Dark Reading is part of the Informa Tech Division of Informa PLC

This site is operated by a business or businesses owned by Informa PLC and all copyright resides with them.Informa PLC's registered office is 5 Howick Place, London SW1P 1WG. Registered in England and Wales. Number 8860726.

Risk

Cisco Pinpoints 'Here You Have' Worm's Virulence

E-jihadist group claims responsibility for attack, which spread rapidly through poor enterprise webmail filters, open network shares.




Strategic Security Survey: Global Threat, Local Pain
(click for larger image and for full photo gallery)
Why was the "Here you have" -- aka "Just for you" -- mass-mailing worm able to move so quickly, and infect so many Windows PCs, and just what was its purpose?

To briefly recap: On Thursday, the now defunct malware moved at lightning speed through corporate e-mail systems and via network shares, e-mailing itself to everyone in a compromised PC's Outlook address book with a message that asked the receiver to open a malicious file disguised as a PDF. Numerous organizations were reportedly affected, including ABC, Comcast, Google, and NASA.

Without a doubt, the worm spread rapidly and in great volume. Cisco says that at the worm's peak -- at 6:30 p.m. UTC on September 9 -- it accounted for 14.2% of all global spam.

One culprit for the worm's rapid spread may have been Web-based e-mail accounts. "Even in some protected networks, which may have been filtering their own corporate e-mail traffic, employees checking personal inboxes like Gmail were going outside of the corporate e-mail filters and onto the web, where in too many instances there isn't sufficient web filtering," said Nilesh Bhandari, a product manager at Cisco.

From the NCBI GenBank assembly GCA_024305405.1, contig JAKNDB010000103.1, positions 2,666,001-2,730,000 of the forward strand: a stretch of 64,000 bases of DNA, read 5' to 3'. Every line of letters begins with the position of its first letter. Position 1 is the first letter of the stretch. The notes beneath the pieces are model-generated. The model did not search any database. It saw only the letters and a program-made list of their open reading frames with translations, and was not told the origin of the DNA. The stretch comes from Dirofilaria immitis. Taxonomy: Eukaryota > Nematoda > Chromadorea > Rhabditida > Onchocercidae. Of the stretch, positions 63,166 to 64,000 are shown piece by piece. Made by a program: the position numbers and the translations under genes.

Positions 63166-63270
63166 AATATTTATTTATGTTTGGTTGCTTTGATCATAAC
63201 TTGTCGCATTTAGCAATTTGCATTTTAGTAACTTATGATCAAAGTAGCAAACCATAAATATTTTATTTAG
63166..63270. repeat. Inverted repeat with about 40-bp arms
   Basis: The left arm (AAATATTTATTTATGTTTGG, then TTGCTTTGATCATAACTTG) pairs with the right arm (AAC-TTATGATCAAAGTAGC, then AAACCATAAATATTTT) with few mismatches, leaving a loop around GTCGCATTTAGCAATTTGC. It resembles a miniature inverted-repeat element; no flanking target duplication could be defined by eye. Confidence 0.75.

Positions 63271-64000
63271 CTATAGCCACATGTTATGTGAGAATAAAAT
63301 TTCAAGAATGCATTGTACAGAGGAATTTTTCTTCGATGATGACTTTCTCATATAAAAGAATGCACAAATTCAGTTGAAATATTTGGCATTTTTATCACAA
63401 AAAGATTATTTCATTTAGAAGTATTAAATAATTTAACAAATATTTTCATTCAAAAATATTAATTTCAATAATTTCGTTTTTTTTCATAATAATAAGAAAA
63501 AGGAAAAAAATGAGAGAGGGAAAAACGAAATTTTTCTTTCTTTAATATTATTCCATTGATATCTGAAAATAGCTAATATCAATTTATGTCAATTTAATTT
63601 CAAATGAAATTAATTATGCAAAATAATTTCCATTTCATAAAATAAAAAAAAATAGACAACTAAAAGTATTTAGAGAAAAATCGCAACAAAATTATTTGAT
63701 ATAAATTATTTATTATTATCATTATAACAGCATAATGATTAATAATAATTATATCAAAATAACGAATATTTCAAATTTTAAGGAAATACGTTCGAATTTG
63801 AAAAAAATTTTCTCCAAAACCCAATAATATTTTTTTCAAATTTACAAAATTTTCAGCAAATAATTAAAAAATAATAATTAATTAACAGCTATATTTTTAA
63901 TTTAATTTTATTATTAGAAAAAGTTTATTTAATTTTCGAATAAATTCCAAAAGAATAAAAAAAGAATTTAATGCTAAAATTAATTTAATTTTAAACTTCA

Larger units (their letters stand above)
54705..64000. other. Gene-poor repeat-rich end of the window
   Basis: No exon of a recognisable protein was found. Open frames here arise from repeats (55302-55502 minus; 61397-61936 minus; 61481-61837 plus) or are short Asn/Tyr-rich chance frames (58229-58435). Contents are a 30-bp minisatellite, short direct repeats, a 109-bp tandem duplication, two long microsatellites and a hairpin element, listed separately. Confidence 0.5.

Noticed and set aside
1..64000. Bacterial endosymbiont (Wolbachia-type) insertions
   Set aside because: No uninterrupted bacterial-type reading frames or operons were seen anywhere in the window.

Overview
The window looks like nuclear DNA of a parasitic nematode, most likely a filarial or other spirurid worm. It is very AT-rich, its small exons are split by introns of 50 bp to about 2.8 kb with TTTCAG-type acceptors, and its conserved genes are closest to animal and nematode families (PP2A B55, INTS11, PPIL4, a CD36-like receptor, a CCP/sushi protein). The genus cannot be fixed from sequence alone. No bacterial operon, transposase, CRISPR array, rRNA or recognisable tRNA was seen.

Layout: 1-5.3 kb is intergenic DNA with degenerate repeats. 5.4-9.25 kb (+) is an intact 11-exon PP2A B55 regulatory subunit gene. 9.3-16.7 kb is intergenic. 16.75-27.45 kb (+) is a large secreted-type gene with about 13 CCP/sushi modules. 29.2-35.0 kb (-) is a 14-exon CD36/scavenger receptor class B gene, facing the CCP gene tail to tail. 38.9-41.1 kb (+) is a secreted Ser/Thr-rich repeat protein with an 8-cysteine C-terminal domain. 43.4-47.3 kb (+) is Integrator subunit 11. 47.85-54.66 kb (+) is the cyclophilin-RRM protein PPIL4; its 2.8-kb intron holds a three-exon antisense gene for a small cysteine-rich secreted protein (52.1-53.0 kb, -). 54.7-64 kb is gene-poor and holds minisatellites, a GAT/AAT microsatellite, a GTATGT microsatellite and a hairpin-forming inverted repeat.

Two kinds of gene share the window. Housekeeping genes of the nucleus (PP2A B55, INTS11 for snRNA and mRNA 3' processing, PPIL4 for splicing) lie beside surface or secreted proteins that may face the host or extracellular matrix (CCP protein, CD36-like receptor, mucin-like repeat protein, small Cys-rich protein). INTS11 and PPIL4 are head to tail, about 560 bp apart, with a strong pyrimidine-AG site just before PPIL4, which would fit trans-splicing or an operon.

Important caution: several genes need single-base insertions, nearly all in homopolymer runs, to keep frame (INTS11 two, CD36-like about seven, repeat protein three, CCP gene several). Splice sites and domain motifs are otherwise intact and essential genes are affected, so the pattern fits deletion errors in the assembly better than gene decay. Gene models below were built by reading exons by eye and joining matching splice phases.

Another likely culprit was the worm's ability to propagate via open network shares, which isn't typical, meaning that many network defenses didn't see it moving, and thus didn't quarantine it in spam traps.

Likewise, by e-mailing everyone in a person's address book, the malware escaped spam detectors, since the e-mails went from legitimate senders to legitimate recipients. "So e-mails appeared to be coming from someone known," said Bhandari. "This caused rapid and broad, unfiltered penetration."

Besides moving quickly and infecting many different computers, what was the worm for?

On Sunday, the hacker "iraq_resistance," founder of a cyber-jihad organization called "Brigades of Tariq ibn Ziyad," took credit for the attack in a YouTube video. "United States doesn't have the right to invade our people and steal the oil under the name of nuclear weapons," said a computerized voice in the video.

According to Joe Stewart, director of malware at SecureWorks, the hacker's claim appears to be legitimate. For starters, the "Here you have" attack resembled one seen in August 2010 that had [email protected] in the sender field. Various other clues in the second attack also point to its originating from the Brigades of Tariq ibn Ziyad.

Interestingly, iraq_resistance, who Stewart suspects is Libyan, has a history of seeking similarly minded recruits online, querying message boards for programming tips which later turn up in attacks, and bragging about exploits. For example, in a 2008 forum posting, said Stewart, the hacker "tries to get joiners to his Brigades of Tariq ibn Ziyad, whose goal is 'to penetrate U.S. agencies belonging to the U.S. Army.'"